Start: White Pine trailhead
Distance: 7.8 miles out and back
Hiking time: About 3 hours
Elevation gain: 2,000 feet
Trail surface: Dirt path with rocks and roots, bridge
Best season: Summer and fall; snow in these upper elevations until mid-June
Other trail users: None
Canine compatibility: Dogs prohibited
Land status: Uinta-Wasatch-Cache National Forest; watershed
Nearest town: Sandy
Fees and premits: No fees or permits required
Maps: USGS Dromedary Peak
Trail contacts: Public Lands Information Center, Recreational Equipment Inc., 3285 East 3200 South, Salt Lake City 84109; (801) 466-6411. Uinta-Wasatch-Cache National Forest
Finding the trailhead: From Salt Lake City drive south on I-215 to 6200 South (exit 6). Turn left off the ramp and follow 6200 South past Big Cottonwood Canyon, where the road becomes Wasatch Boulevard. Little Cottonwood Canyon is located 4 miles past the mouth of Big Cottonwood Canyon. Continue straight until you reach the park-and-ride lot at the base of the canyon. From here the White Pine trailhead is 5.6 miles upcanyon, just past Tanner’s Campground. White Pine trailhead is a large, busy trailhead with restrooms and room for forty-plus cars. If the lot is full, cars can be parked along the road.
Trailhead GPS: N40 34.530', W111 40.843'
This trail is one of three trails (White Pine and Red Pine Trails are the other two) that start at this same trailhead.
The trail begins on the south side of the parking area next to the restrooms and follows a small paved path down to the bridge and official White Pine trailhead. The trail crosses the bridge over Little Cottonwood Creek and then cuts west and south as it makes its way into the steep side canyons that dump into Little Cottonwood Canyon.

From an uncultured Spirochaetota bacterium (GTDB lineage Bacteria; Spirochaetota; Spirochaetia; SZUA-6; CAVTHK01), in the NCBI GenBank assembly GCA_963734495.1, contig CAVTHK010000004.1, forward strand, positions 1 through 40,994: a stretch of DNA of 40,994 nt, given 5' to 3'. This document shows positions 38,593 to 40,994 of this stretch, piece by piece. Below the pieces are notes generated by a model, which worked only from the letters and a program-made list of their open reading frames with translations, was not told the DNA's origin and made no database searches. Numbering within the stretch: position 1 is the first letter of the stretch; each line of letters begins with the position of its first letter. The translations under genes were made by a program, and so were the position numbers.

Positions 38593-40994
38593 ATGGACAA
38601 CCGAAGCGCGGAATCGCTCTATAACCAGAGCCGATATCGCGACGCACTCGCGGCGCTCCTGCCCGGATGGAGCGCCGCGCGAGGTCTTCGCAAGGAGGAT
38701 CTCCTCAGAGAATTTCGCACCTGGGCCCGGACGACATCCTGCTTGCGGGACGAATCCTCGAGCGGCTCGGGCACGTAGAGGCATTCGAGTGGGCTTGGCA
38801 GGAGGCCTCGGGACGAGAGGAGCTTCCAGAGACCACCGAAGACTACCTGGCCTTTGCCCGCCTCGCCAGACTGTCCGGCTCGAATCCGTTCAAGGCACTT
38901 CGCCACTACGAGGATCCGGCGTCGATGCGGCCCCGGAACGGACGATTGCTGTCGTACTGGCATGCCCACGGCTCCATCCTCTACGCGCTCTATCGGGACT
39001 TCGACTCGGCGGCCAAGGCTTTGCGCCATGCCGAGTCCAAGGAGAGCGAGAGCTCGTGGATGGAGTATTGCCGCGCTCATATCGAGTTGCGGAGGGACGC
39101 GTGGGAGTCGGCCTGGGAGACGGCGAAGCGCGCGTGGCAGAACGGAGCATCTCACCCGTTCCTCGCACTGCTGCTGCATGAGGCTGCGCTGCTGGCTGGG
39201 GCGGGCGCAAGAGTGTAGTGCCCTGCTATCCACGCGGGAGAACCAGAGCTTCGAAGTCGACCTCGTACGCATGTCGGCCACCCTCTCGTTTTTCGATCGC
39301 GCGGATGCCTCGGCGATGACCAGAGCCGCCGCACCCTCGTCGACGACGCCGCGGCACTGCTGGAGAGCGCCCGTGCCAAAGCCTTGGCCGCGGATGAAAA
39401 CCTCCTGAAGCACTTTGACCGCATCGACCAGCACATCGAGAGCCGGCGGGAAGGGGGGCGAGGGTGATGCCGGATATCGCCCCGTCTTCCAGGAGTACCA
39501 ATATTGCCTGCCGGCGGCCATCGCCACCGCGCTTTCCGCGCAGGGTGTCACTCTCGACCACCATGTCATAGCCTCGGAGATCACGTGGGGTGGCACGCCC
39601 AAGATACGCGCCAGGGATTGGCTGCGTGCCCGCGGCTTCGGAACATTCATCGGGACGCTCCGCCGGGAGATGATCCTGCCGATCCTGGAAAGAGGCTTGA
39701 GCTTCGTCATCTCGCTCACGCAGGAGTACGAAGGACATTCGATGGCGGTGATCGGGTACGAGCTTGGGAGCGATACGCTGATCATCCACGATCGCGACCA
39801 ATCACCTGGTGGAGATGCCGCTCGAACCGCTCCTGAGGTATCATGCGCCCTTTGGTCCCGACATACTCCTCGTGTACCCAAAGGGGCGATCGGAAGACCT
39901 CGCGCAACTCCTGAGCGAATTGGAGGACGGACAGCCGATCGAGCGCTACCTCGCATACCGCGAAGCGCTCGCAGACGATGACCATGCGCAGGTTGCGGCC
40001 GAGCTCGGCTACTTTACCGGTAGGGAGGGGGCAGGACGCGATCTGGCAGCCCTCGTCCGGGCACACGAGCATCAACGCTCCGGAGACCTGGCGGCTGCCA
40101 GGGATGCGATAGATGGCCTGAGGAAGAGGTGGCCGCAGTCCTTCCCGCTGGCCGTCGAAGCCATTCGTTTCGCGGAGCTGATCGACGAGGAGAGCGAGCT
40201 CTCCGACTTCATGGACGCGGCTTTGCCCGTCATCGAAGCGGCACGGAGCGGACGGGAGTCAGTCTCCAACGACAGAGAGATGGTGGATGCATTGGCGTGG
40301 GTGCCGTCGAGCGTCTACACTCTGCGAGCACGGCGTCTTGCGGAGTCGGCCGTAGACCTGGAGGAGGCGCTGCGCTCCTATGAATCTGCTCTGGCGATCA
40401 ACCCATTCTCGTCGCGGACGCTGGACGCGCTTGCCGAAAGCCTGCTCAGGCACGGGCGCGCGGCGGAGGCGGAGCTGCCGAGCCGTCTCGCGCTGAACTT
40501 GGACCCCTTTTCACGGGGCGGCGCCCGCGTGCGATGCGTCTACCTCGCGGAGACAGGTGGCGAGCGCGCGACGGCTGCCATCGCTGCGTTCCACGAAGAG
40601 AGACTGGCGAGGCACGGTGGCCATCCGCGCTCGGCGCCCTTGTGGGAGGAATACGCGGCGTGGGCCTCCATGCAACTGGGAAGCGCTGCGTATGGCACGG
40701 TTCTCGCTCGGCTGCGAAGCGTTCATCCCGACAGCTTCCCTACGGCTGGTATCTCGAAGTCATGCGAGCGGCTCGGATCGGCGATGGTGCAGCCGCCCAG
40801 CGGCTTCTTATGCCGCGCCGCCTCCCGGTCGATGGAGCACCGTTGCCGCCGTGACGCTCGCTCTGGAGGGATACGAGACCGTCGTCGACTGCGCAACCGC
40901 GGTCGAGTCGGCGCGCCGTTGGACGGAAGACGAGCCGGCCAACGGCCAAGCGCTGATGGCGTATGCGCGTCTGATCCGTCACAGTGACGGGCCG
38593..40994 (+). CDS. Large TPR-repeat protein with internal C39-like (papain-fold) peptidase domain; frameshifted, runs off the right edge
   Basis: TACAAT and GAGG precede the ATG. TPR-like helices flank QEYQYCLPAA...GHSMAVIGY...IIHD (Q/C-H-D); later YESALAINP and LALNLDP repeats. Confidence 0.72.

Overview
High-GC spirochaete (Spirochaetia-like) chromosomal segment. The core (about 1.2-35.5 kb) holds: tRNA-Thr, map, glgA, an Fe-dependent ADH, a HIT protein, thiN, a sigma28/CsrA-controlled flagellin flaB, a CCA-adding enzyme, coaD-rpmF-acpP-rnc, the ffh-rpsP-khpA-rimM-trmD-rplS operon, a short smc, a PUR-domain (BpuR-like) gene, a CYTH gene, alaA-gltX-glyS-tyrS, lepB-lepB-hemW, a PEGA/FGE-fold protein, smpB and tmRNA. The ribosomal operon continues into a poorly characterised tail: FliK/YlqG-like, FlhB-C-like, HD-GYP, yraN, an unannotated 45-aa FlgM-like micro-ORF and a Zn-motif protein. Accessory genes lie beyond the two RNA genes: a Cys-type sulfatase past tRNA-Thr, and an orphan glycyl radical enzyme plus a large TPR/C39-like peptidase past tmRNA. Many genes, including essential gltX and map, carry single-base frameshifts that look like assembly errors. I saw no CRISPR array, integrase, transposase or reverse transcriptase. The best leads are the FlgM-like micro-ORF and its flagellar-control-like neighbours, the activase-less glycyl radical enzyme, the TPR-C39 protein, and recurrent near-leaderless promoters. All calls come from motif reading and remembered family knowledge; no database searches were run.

The trail is easy to follow, and the first 1.0 mile is a pleasant alpine jaunt up White Pine Canyon to the White Pine/Red Pine junction, where the trails to White Pine and Red Pine Lakes diverge. Maybird Gulch is an offshoot from the Red Pine Lake Trail, so from the junction follow the trail that winds behind the kiosk trail sign and heads into Red Pine Canyon. A couple hundred feet up the trail you hit the Red Pine bridge and cross the stream. The trail into Red Pine Canyon begins heading west over roots, wooden bridges, and a rock-strewn trail before it begins the consistent climb into Red Pine Canyon. At 1.4 miles you enter the Lone Pine Wilderness Area, where the aspen and evergreens shade and cool. At 1.5 miles the view down Little Cottonwood Canyon opens into the Salt Lake Valley below.
The most difficult aspect of this trail is the consistent climb up Red Pine Canyon to the lakes at the top. At 2.7 miles and an elevation of 8,950 feet the Maybird Gulch Bridge exits the Red Pine trail. Cross this bridge and follow the singletrack trail as it heads west. Once the trail climbs out of Red Pine Canyon, the hike becomes a level, pleasant stroll through the trees as you head into Maybird Gulch. As you travel west you can see across Little Cottonwood Canyon to the steep cliff walls that make up the other side of the canyon.
At 3.3 miles (0.6 mile from the bridge), the trail winds into Maybird Gulch and begins to climb up boulders and roots. As the trail crests the top of the hill, big chunks of granite that define the upper canyon take over the landscape. The trail makes a small dip into the trees below. Maybird’s middle lake sits 1.2 miles from the Maybird bridge, or 3.9 miles from the White Pine trailhead.
A nice grove next to the lake provides logs and rocks to rest on. There is no wading or swimming in these watershed lakes, but you can enjoy the dramatic scenery before returning the way you came.